Fatty Love Handles Could Soon Be Treated With a Medical Patch

A skin patch applied to obese mice reduced fat by 20 percent in one week, and could also help to treat obesity in humans.

A medical patch applied to obese mice reduced fat by 20 percent and could help treat obesity in humans, according to a new study by researchers from Columbia University and the University of North Carolina.

What if you could melt away your love handles by sticking a patch to your skin? It sounds like something from a late-night TV infomercial, but researchers, publishing in the journal ACS Nano,found a new way to shrink fat cells, which could not only help shave off extra pounds, but might also help treat disorders related to obesity, like diabetes. What’s more, the treatment could be available over-the-counter at your local pharmacy within the next few years. 

Researchers from the Columbia University Medical Center and the University of North Carolina discovered a new method that can turn white fat, which stores energy, into brown fat that works to burn energy and produce heat, a process often referred to as browning. As babies, we have a plethora of brown fat to protect us from cold temperatures, but as we mature, most of the brown fat turns to white fat, making it harder to shed weight. 

The trials were conducted on obese mice using drugs that are known to be effective at browning fat in mice. The next step is to figure out the best drugs to use for testing this method on humans. 

“We are working hard to translate this treatment to humans and we don’t foresee any obvious barrier for the translation,” Dr. Li Qiang, assistant professor of pathology and cell biology at Columbia University and lead study author, told Seeker. “We have some candidate drugs for human trials and we are working to optimize the combinations and dose,” he said. 

While there are several oral and injection treatments that currently promote browning in humans, these methods expose the whole body to the medication, which can cause side effects like nausea and even bone fracture, according to Qiang. The important discovery in his trials was the method used to administer the medication. A skin patch is applied to the targeted area, painlessly administering nanoparticles of medicine into fat tissue. 

“The nanoparticles will not enter circulation, thus they minimize the effects on other organs, such as the heart and bones,” Qiang said. “The micro-needle ensures region-specific drug delivery [and] the glucose sensing technology [ensures] proper drug release,” he added. “Through the combination of these designs, we would like to make sure our treatment is efficient, safe, and region-specific.”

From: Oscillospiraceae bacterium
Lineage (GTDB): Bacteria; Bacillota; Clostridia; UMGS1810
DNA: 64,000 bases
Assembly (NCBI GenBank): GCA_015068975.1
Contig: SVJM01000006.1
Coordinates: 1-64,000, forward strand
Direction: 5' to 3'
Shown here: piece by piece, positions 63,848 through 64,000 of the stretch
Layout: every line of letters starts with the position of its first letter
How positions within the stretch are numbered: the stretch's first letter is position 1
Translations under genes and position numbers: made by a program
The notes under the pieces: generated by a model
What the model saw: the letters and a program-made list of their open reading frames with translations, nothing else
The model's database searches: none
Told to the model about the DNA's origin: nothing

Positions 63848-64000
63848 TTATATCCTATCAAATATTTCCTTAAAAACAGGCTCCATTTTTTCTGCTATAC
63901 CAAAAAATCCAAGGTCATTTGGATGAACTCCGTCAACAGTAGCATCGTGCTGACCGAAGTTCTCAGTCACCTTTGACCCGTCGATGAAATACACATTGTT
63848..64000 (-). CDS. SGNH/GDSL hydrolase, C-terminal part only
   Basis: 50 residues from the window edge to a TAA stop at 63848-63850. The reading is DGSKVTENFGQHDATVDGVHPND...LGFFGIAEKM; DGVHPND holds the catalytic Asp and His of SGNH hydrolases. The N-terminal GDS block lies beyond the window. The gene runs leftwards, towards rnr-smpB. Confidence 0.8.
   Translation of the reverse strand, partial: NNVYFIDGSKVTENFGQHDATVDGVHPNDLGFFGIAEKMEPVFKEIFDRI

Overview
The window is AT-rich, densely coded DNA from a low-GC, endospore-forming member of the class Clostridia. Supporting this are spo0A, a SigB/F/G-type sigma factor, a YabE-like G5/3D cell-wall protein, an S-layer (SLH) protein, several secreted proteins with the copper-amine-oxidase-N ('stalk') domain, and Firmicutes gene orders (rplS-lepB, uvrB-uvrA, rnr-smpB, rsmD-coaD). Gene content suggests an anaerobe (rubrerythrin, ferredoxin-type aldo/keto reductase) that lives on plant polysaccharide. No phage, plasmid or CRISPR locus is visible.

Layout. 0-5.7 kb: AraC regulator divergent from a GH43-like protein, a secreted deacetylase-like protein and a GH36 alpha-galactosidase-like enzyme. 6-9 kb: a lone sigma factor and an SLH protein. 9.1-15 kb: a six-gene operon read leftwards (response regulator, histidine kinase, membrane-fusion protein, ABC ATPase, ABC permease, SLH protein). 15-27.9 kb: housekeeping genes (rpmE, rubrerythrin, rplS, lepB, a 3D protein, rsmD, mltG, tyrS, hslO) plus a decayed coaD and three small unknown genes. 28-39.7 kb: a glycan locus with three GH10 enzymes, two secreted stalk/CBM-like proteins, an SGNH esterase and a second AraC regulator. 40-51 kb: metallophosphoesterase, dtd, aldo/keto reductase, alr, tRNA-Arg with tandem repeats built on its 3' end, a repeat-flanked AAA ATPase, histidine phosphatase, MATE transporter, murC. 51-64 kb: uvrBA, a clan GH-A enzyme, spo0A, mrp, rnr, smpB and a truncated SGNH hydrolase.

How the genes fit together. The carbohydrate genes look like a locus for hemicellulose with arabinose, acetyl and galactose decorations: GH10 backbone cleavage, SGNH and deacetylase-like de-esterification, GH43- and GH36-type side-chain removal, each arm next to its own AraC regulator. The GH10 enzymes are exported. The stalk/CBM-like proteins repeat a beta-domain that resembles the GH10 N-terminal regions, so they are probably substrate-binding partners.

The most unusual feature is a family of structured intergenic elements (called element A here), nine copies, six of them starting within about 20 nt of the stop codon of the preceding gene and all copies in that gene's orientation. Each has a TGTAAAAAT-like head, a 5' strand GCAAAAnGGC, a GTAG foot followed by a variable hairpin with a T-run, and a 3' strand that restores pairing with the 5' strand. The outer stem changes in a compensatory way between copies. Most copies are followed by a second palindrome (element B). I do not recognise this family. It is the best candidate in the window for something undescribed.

RELATED: 90 Percent of Men in the US May Be ‘Overfat’

During the study, Qiang and his team applied two patches to the lower abdomen of the obese mice — one containing the browning drugs and one without — every three days for four weeks. They found that mice treated with either of the two drugs (rosiglitazone or beta-adrenergic receptor agonist) had a 20 percent reduction in fat on the treated side compared to the untreated side. They also found that when they tested the drugs on normal, lean mice, the oxygen consumption of the mice was increased by 20 percent, an indication that this method could help diabetics. 

“We observed the increase of energy metabolism and glucose homeostasis after our treatment, which we think is through improved adipose (body tissue used for fat storage) health,” Qiang said. “We believe that more diabetic drugs can be administrated in this way to minimize their undesired side effects while achieving their anti-diabetic function.”

RELATED: Alcohol Consumption Lowers Diabetes Risk — but Is Abstaining Bad for You?

This treatment could potentially offer a non-invasive alternative to liposuction and help rid people of undesired fat, but Qiang believes the more important use of this method will be to reduce the health risks associated with obesity. He also believes the skin patches could be on the market relatively soon and may even be available over-the-counter. 

“We don’t think it will take long to provide this patch option to treat love handles in humans,” Qiang said. “We are very optimistic to make it happen soon as an over-the-counter option.”

WATCH: Should We Stop Calling Obesity a Disease?